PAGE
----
Wednesday, 23 October 2019 10:04

Whistleblowers allege Infosys CEO fudging figures, boosting profits Featured

Whistleblowers allege Infosys CEO fudging figures, boosting profits Image by Gerd Altmann from Pixabay

Indian outsourcing giant Infosys has been accused of fudging its financials and taking measures to make profits appear larger than what they actually are, according to whistleblowers at the Bangalore-headquartered outfit.

The whistleblowers have alleged that chief executive Salil Parekh has been fiddling with the firm's financial figures and inflating profits recently, and also making racist and misogynist comments about board members.

The company's share price was down to 643.30 Indian rupees (A$13.24) on the Bombay Stock Exchange on Tuesday night, a drop of more than 16%.

In a letter published in Deccan Herald, the oldest and highest circulated newspaper in Bangalore, employees alleged they were told not to report costs in order to boost profits.

The missive, sent to the board of directors, said: "[We] bring to your notice the unethical practices of CEO in recent quarters. Same measures are taken up in the current quarter also to boost short term revenue and profits. We are Infosys employees and we have emails and voice recordings on these matters. We hope the Board will conduct immediate investigation and take action."

The employees said in the last quarter they had been asked "not to fully recognize costs like visa costs and to improve profits... When auditor opposed, the issue was postponed.

"This quarter, there is lot of pressure to not recognize reversals of US$50 million of upfront payment in FDR contract which is against accounting practice. As this will reduce profits for the quarter and negative for stock price, they are putting pressure not to take the charge."

The letter added, "In large contracts like Verizon, Intel, and JVs in Japan, ABN Amro Acquisition, revenue recognition matters are forced which are not as per accounting standards... We are asked not to share large deal information with auditors."

The employees also cited an instance of dismissive comments about directors allegedly made by Parekh. "Large deal approvals have irregularities. CEO is bypassing reviews and approvals and instructing sales not to send mails for approval. He directs them to make wrong assumptions to show margins.

"CFO (Nilanjan Roy) is compliant and he prevents us from showing in board presentations large deal issues. CEO told us 'no one in the Board understands these things, they are happy as long as share price is up. Those two Madrasis ((independent directors D.) Sundaram and (D.N.) Prahalad) and Diva (Kiran) (lead independent director Kiran Mazumdar-Shaw) make silly points, you just nod and ignore them'." (Madrasis is a term used by north Indians to belittle their southern counterparts.)

They accused Parekh of using company funds to pay for his personal travel. "CEO spends two and a half days in a week in Ecity (the Bangalore headquarters) and rest in Mumbai. All his travel expenses are paid by the company for these weekly personal trips. He is green card holder and avoids deduction of taxes during his US travel which is non compliance. Please check and details will be provided."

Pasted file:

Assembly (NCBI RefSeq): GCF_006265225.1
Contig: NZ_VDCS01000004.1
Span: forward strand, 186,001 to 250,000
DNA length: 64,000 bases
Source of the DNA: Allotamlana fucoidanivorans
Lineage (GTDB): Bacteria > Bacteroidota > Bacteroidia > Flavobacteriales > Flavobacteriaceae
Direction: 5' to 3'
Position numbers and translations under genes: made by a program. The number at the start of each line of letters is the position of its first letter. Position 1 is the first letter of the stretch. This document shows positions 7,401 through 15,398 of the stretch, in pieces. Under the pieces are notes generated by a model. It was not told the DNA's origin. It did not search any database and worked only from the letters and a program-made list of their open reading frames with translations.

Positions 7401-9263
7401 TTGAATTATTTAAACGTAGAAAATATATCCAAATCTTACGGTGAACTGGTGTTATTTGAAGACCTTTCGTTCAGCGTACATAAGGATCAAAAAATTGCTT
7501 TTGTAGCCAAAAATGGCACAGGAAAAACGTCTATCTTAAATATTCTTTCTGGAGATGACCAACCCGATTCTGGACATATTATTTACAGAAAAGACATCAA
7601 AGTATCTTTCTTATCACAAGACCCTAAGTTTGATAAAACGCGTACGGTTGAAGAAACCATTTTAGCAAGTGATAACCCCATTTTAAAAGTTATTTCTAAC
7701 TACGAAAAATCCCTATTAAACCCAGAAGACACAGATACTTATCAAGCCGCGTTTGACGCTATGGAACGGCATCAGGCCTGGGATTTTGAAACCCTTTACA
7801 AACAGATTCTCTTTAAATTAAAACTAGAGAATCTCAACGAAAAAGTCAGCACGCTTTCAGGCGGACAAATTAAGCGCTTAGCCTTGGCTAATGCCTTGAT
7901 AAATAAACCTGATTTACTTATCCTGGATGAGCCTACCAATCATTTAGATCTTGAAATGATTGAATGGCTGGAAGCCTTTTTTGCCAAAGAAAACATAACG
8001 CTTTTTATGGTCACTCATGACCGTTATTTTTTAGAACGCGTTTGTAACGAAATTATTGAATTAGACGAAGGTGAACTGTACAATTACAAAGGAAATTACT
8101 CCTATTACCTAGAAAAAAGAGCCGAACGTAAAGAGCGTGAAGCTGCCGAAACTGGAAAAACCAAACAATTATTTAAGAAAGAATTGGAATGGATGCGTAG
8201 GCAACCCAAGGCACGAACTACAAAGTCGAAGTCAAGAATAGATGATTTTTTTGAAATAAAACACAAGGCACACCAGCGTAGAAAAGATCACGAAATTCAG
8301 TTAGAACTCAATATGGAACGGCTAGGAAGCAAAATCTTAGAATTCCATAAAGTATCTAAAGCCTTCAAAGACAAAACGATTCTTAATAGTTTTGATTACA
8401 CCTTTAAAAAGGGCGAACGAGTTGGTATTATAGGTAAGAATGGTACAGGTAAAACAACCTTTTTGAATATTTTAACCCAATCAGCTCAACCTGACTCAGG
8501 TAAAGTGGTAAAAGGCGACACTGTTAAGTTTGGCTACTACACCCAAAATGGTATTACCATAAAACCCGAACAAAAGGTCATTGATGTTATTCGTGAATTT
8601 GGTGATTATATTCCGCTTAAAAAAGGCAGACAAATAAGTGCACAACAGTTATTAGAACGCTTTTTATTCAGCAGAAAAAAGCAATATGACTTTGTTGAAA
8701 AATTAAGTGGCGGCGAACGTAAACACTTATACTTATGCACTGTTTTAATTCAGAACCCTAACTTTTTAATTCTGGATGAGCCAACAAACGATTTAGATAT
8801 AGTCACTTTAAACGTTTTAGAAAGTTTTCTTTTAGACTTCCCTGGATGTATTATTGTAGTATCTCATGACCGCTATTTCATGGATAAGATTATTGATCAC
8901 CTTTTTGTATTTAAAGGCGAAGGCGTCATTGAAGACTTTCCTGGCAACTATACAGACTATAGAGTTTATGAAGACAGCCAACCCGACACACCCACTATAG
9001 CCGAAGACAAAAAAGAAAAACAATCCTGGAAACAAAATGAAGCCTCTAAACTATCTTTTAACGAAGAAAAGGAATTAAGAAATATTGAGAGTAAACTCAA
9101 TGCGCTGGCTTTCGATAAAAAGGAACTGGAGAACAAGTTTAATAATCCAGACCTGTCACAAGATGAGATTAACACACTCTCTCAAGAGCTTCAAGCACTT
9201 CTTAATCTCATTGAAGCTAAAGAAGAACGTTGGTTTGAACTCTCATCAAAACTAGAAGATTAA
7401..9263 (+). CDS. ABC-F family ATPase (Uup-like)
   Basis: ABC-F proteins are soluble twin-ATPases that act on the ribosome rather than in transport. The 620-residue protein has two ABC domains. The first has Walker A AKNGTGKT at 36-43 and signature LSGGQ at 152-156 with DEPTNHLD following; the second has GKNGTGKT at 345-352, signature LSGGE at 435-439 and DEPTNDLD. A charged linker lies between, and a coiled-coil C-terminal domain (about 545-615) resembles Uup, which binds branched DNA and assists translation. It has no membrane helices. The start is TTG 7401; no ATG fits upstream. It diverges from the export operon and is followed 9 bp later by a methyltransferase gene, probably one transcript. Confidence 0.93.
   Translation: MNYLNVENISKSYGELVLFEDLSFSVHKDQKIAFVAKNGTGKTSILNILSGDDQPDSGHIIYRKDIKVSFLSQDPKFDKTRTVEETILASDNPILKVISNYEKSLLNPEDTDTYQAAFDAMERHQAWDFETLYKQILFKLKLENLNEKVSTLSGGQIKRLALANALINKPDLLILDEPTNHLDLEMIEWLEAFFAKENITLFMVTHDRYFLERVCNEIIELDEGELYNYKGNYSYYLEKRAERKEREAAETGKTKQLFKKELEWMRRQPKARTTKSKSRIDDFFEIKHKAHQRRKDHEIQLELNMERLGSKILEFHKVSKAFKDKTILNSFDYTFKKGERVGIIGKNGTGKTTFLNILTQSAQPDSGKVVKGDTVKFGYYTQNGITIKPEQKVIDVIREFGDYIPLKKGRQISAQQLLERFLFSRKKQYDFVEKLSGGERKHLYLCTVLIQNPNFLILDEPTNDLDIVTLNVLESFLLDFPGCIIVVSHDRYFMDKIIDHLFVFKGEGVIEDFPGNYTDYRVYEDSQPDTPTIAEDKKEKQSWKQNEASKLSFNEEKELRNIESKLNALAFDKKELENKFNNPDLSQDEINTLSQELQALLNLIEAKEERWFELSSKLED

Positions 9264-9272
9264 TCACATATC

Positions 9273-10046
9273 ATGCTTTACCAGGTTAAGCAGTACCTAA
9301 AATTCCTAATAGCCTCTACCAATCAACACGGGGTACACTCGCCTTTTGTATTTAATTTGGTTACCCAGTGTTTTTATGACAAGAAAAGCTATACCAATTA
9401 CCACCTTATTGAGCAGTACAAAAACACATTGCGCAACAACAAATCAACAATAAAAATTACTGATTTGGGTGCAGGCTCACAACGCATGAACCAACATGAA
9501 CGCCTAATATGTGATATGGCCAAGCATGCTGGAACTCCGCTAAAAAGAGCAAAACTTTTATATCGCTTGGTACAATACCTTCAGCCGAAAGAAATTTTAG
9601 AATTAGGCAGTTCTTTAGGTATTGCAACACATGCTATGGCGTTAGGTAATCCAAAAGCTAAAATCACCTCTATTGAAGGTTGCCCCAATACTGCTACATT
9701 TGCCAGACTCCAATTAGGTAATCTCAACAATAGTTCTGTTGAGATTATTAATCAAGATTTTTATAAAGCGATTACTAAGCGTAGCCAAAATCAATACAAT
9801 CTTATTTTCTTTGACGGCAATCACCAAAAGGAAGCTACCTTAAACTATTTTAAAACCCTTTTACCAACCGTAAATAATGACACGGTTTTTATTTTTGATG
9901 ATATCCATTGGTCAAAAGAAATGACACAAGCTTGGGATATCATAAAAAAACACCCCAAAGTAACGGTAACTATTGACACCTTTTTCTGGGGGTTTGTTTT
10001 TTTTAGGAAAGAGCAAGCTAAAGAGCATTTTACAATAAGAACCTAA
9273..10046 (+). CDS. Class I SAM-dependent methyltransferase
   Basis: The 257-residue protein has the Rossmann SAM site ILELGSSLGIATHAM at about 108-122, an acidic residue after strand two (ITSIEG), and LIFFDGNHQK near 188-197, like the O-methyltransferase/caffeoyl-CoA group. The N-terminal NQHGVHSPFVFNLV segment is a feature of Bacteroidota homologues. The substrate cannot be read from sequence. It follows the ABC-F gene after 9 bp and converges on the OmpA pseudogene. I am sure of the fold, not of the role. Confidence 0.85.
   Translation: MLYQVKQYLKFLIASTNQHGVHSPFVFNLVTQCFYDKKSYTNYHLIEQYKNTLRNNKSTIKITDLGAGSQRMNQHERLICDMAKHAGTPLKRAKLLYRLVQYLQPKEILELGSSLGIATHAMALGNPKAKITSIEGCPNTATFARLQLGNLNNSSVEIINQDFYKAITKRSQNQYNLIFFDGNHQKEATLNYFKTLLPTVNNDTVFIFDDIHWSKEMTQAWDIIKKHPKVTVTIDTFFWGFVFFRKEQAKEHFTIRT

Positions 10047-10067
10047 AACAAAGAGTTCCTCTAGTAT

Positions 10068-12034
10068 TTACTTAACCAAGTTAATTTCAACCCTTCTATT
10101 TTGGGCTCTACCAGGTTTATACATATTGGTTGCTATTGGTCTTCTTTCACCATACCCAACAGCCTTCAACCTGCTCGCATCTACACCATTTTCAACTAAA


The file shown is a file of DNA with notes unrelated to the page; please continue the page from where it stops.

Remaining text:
Responding to the accusations, Infosys chairman and former chief executive Nandan Nilekani said in a statement that two anonymous complaints dated 20 September and 30 September had been received by a board member, while another undated letter had also been received.

"These complaints are being dealt with in an objective manner. The undated whistleblower complaint largely deals with allegations relating to the CEO’s international travel to the US and Mumbai," Nilekani said.

He said the company had been made aware of another anonymous letter dated 3 October sent to the Office of Whistleblower protection program in Washington DC.

"This letter refers to the 20 September complaint, and to emails and voice recordings in support of the allegations. Although we have not been provided any of the emails or voice recordings, we will ensure that the generalized allegations are investigated to the fullest extent. Additionally, to ensure independence in these investigations the CEO and CFO have been recused from this matter," Nilekani added.

Infosys has a number of operations in Australia, and in 2018 won a two-year contract to provide IT services for the Australian Open, beating IBM to the deal.

The biggest Indian outsourcing outfit for a while after it came to prominence in the mid-1990s, Infosys has now been overtaken by Tata Consultancy Services. Other companies like Wipro, Mahindra and Cognizant also closely compete with Infosys.


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Sam Varghese

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Sam Varghese has been writing for iTWire since 2006, a year after the site came into existence. For nearly a decade thereafter, he wrote mostly about free and open source software, based on his own use of this genre of software. Since May 2016, he has been writing across many areas of technology. He has been a journalist for nearly 40 years in India (Indian Express and Deccan Herald), the UAE (Khaleej Times) and Australia (Daily Commercial News (now defunct) and The Age). His personal blog is titled Irregular Expression.



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